Human Dangers

Because you will be isolated in remote and unfamiliar places, and be without a vehicle, your interactions with strangers can have an unusually threatening edge to them. While thru-hiking exercise a few common sense precautions such as:

  • Trust your intuition when interacting with others.
  • Hitch carefully (see below)
  • Never camp within sight of a road or close to a trailhead.
  • If you are hiking alone, never tell that to someone you don’t know — on or off the trail. Have some lies prepped and ready if someone asks. Tell them your lazy friends are dragging ass behind you, or something similar. Your delivery will make the story believable. Make a joke about it, seem annoyed at your friends, whatever, just don't sound nervous or like you're inventing the story on the spot.

Be rude!  The first episode of Unbreakable Kimmy Schmidt  teaches us the value of being rude. After a religious fundamentalist kidnaps four women and forces them to live in an underground bunker for 15 years, the women are rescued and appear on the Today  show. Matt Lauer asks each of them how they were kidnapped. One says. “I had waited on Reverend Richard at a York Steak House I worked at and one night he invited me out to his car to see some baby rabbits, and I didn’t want to be rude, so, here we are.” Lauer deadpans in response, “I’m always amazed at what women will do because they are afraid of being rude.”  So be rude!

Illegal Immigrants

There are very few, if any. Besides, they aren't dangerous.


The Hype

We've seen a lot of unsourced claims, speculation, unverified anecdotes, and general fear mongering about unlawful border crossings near the southern terminus. For example, on its website the US Forest Service claims "there is significant illegal border crossing activity near Campo, California and throughout the first 30 or so miles on the PCT," but does not cite a source. Influential guidebook author Yogi claims to have "heard plenty of them" at night, though its not clear how she could discern a night-hiker from an immigrant (page 53, 2014 ed).


Speculation and fear mongering abound in the second edition of The Pacific Crest Trail: A Hiker's Companion, whose authors warn hikers not to spend their first night camped at Hauser Creek because "the combination of water and a nearby road makes it a magnet for illegal immigrants." They also claim hikers have had food and water stolen by illegal immigrants, though admit it is "rare." They cite no source for either claim, which seem to be a combination of conjecture and rumor repeated as fact. We couldn't track down a single report of illegal immigrants at Hauser Creek or theft from hikers, not even an anecdote on a hiker blog.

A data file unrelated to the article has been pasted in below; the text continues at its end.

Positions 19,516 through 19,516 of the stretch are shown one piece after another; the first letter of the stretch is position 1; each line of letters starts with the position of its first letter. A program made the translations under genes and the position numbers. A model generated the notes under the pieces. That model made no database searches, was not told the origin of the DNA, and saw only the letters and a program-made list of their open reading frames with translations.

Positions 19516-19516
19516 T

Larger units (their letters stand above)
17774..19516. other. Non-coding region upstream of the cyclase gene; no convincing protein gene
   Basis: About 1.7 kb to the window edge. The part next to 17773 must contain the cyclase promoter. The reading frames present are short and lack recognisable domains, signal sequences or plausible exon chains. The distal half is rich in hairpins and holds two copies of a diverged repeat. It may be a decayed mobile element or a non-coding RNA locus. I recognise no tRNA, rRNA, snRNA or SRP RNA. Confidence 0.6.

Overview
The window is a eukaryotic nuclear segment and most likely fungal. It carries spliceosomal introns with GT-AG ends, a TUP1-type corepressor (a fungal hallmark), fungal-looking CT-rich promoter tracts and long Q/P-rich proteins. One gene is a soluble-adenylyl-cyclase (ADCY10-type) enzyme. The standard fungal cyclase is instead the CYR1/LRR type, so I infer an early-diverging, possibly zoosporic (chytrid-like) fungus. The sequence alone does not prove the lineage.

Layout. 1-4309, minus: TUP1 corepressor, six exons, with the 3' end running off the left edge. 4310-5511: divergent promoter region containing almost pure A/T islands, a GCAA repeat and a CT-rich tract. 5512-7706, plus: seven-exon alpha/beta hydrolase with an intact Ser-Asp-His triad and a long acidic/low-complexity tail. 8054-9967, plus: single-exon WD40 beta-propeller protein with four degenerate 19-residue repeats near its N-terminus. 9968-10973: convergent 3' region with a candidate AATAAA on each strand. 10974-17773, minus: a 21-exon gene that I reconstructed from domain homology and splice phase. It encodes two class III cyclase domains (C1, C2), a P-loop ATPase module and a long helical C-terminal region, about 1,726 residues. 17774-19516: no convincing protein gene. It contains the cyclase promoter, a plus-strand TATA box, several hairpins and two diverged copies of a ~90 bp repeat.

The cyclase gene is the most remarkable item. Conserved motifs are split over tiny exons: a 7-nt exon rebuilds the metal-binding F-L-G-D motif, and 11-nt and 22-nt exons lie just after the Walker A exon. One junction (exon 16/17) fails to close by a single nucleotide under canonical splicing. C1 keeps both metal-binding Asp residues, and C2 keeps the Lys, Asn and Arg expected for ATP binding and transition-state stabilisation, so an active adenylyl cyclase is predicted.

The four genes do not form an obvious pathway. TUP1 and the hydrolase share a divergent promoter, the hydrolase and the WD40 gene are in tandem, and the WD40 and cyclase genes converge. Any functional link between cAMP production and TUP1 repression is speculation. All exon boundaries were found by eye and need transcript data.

Racial Profiling

While the thru-hiking community is largely white, there are American citizens of Hispanic descent who speak Spanish and like the outdoors — and lots of them live near the border. There is also a Native American reservation near Campo. The few hiker blogs we found that mention encountering illegal immigrants appear to be incidents of racial profiling. One 2001 thru-hiker reported he came across five "Mexicans" during the first 20 miles of the Trail. This happened in daylight hours and he admits they were "smiling and waving" at him, so his assumption that they crossed the border illegally seems based entirely on their skin color and "broken English." This hiker claims he saw "three different groups of illegal aliens" but did not speak to them, so it begs the question: How did he know they were illegal? Other blog stories are downright ridiculous, like this one whose author claims he encountered "illegal immigrants ... whose only interest was in killing me and taking all my rations." If true that would be a sensational story and undoubtedly the whole blog would be about his harrowing experience, but that single line is the only mention of his life in peril. It's more likely he saw some Hispanics and in his racist imagination they became murderous illegals. 

As seen from the terminus, a hiker approaches the border fence to reach her hand into Mexico before starting a thru-hike. She crosses a road heavily patroled by Homeland Security.
As seen from the terminus, a hiker approaches the border fence to reach her hand into Mexico before starting a thru-hike. She crosses a road heavily patroled by Homeland Security.

The Reality

Obviously, illegal immigration does happen along America's southern border. The question is whether it happens near the southern terminus in significant numbers and whether these people are dangerous to hikers. Some perspective is needed here: there is both a US Border Patrol station and a San Diego Sheriff's office in Campo, literally one mile from the southern terminus. The two offices are largely why Campo exists as a town, and the nearby border is heavily patrolled. For someone to cross the border at Campo and then use the PCT, which goes right past the border patrol station, is so incomprehensibly foolish it's unimaginable. Only the unlucky or uninformed would cross at Campo. Moreover, it's preposterous to assume that someone who has risked a great deal and spent what little money they have to reach the US would then endanger themselves by immediately committing a crime against a hiker.


photo by Drozd via Wikipedia
photo by Drozd via Wikipedia

Hitchhiking is a part of trail culture on the PCT and every other National Scenic Trail. We have hitchhiked into town many times and have yet to be disappointed or scared. Some drivers have turned out to be a little weird at most, but aren’t we all. That said, there is always risk from accepting a ride from a stranger.